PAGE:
Friday, November 13, 2009

Wise Advice

It's almost strange, coming from this source, primarily because I've viewed his Liberal "shadow" as part of the problem with current mentality. As Liberal minds wander, I know there is some longing for the next messiah, which is odd in one sense, given the current guy was supposedly just that. Frank McKenna offers some good advice:
Frank McKenna has some sobering counsel for federal Liberals: They could be in opposition for a long time and there is no Messianic leader who can lead them quickly out of the wilderness.

The advice from a man once thought to be the party's best hope for a speedy return to power...

"I never thought it would be easy and I never thought I was a Messiah," he said.

Indeed, his decision to stay on the sidelines was at least partly due to his realization that rebuilding the party would take years of painstaking, relentless work.

"When you've been in power for a long stretch, the tide goes out and it goes out a long way," he says now.

The next messiah rejects the messiah scenario. Perfect.

I appreciate the "years of painstaking, relentless work", because accepting that probable reality will put the focus where it needs to be, rather than short sighted strategies that are mostly opportunistic, not particularly substantive.

For the Liberals to win the next election, we will need a certain amount of luck that works to our timely advantage. That's the realistic landscape, the "odds" will never be in our favor, at least not for some time. Appreciating the gravity of the challenge, without waving the white flag, that's the trick for the Liberals.

I firmly believe the Liberals should adopt a "five year plan" style strategy, a two election template to put together a winning coalition. A simple review of the electoral map, the margins, the intangibles, natural incumbent advantages, it's hard to see a full return in one fell swoop. A return to 2006 seat breakdowns should be a quiet goal, let the unpredictability of campaigns allow for more optimism.

When Ignatieff first took the helm, I thought he was correct to reach out to the less fertile Canadian subsets. Somewhere along the way, decisions were made to mostly abandon the "308" mentality, election fever undercut a slow, plodding vision. Maybe it was the recognition that it would take years, whatever, it was a mistake. Sacrifing a sound logic, on the basis of immediate dividends, the minority mentality wins out. Accepting the fact that Liberals face a tough road, then we start to get to the core problems that haunt the brand. In some respects, a Conservative majority last election was probably the best outcome, because it would allow the Liberals to breathe and re-energize themselves, without the hopeful lure of a quick return.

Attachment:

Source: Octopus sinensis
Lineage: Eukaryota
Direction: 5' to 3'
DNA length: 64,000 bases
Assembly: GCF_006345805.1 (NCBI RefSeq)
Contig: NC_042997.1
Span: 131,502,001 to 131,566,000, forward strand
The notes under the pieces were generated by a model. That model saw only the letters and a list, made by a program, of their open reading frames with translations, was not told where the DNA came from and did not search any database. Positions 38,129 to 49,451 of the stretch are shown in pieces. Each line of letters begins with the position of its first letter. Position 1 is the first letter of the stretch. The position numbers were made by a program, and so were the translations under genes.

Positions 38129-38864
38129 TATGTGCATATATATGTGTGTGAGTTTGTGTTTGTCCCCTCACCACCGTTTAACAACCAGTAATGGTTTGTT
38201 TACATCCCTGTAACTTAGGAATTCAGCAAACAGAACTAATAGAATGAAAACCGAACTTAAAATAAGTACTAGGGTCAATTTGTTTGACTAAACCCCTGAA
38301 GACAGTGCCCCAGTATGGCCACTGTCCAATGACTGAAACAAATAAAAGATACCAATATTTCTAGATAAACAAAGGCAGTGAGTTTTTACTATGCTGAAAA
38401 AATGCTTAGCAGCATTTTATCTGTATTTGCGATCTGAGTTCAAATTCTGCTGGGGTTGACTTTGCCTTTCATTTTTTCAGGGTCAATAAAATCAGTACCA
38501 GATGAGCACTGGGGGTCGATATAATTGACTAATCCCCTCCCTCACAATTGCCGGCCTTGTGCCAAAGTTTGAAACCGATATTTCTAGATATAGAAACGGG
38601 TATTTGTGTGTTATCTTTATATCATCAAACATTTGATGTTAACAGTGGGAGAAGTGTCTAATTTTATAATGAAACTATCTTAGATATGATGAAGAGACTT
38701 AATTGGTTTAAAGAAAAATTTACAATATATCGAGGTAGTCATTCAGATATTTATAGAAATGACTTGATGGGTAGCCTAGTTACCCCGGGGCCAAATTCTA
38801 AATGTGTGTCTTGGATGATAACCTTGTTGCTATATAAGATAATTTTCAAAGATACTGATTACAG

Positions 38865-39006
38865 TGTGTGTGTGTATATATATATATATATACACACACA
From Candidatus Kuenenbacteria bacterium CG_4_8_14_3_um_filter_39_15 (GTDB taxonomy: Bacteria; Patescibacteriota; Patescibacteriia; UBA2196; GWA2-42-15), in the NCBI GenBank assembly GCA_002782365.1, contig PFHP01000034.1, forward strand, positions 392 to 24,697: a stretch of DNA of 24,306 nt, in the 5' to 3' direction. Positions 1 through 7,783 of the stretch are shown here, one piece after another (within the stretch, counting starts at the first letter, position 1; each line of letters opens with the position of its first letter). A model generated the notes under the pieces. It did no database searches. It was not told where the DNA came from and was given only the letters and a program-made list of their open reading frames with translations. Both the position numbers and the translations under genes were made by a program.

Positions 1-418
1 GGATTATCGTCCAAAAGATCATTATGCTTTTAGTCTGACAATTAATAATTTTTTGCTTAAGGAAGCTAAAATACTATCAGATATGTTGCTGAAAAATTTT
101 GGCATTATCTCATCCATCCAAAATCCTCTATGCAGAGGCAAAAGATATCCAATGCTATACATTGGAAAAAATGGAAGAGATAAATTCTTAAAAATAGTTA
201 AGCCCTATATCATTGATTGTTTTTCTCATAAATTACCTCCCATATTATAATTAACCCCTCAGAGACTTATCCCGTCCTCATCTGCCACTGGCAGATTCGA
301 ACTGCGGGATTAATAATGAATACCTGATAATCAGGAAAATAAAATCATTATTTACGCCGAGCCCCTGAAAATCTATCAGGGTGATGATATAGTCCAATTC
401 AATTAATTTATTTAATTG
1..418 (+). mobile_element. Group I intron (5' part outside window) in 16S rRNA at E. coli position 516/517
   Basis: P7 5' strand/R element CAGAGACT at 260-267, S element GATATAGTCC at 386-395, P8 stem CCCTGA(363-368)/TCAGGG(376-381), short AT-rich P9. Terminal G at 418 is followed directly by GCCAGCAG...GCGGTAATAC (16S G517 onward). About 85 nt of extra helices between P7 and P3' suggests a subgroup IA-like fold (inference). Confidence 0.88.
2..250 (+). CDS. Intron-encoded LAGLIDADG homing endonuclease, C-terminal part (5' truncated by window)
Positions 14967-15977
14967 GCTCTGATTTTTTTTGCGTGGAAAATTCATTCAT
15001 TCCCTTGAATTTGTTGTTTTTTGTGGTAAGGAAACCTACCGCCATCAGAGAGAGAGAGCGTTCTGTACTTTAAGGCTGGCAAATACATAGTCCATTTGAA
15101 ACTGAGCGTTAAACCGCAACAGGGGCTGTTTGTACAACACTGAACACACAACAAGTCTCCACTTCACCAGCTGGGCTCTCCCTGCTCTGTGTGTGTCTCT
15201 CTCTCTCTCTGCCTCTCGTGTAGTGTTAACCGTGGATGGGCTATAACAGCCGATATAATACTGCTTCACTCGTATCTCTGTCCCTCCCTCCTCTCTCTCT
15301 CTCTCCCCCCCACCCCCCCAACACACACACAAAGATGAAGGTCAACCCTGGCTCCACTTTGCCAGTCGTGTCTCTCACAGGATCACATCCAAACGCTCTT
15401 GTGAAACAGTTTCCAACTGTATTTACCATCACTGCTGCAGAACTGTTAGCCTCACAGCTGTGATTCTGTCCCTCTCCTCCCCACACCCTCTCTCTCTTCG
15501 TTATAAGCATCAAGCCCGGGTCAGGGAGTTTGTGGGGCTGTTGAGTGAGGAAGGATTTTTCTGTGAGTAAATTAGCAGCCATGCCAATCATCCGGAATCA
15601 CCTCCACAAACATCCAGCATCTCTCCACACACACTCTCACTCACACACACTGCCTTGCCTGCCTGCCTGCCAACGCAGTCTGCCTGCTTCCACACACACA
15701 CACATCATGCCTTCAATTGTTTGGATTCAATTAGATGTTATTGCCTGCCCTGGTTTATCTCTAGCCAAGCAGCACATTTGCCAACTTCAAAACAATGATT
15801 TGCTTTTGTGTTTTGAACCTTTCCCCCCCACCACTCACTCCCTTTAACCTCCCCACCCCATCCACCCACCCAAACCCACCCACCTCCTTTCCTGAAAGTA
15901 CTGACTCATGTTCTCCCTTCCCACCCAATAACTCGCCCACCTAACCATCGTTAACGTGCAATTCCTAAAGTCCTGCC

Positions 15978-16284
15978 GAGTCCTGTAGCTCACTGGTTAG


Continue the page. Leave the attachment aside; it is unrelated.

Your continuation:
A solid first step, is to use what you have to advantage. Ignatieff isn't part of the Liberal lineage, so let's stop inserting all these great fawning tributes to past leadership. Ignatieff needs to be a vehicle for a changed identity, and this is never achieved by reminding everyone about the tired brand. Liberals might like it, the public sees it all as STALE. No more rehashed policy positions, no more nostalgia, Ignatieff needs to break from the succession. The good news, Ignatieff isn't part of the old order, he actually possesses the pedigree to frame as the outsider, with a new vision. Embrace his political "rookie" status, people don't like slick, career politicos, it's actually attractive to speak FREELY. Be controversial, step on some toes, stop pandering like Paul Martin, stop taking so much advice you render yourself a two dimensional, TYPICAL politician. Above all else, the leader's primary goal now is to set the tone, that there's something new or different about the Liberal Party, post governance. Almost four years out, and we still haven't made the transition.

Accept the wilderness, get a route back and know it's laborious and long. If the time is shorter, accept the fruits of your fortune, but don't operate with that "hope" polluting your decisions.


rockfish said...

Perhaps its really time to an honest talk about economics with Canadians. Whether it is a bitter pill or just a rejected pill, once people realize -- which may be much later than we hope, but it will happen -- that the CONs are selling more bullcrap and have no interest in telling the truth, people will come around. Well, that and we've got to offer some policies that can be digested in quick fashion.

Top Can Inc. said...

Great post. I totally agree with your notion that the ideas that Liberals are putting forward are not being well received because they lack substance, it is because they've already been said and tried. A party that is seen as being stale is dangerously close to being irrelevant. Judging from the by election results on Monday, we might not be even close to taking seats back from the NDP anytime soon, let alone from the Tories.

The question is how long? How long until Iggy shows us that he can be a different kind of leader? Because's he had this job for almost a year now, and I'm not seeing anything different.

Jim said...

I'd be pretty careful about that economics talk, rockfish.

If you want to talk about the deficit, remember, it was opposition parties that were creeching for more spending.

Or perhaps you might want to talk about what great deficit slayers the Libs were, by raiding the EI surplus and trying to bankrupt the Provinces.

Maybe you can point out how the Cons squandered a $13B surplus, only to be reminded that since taking power less than 4 years ago, the Cons had paid down nearly $40B of the national debt.

Indeed, Liberals should be careful when suggesting frank discussion on economics.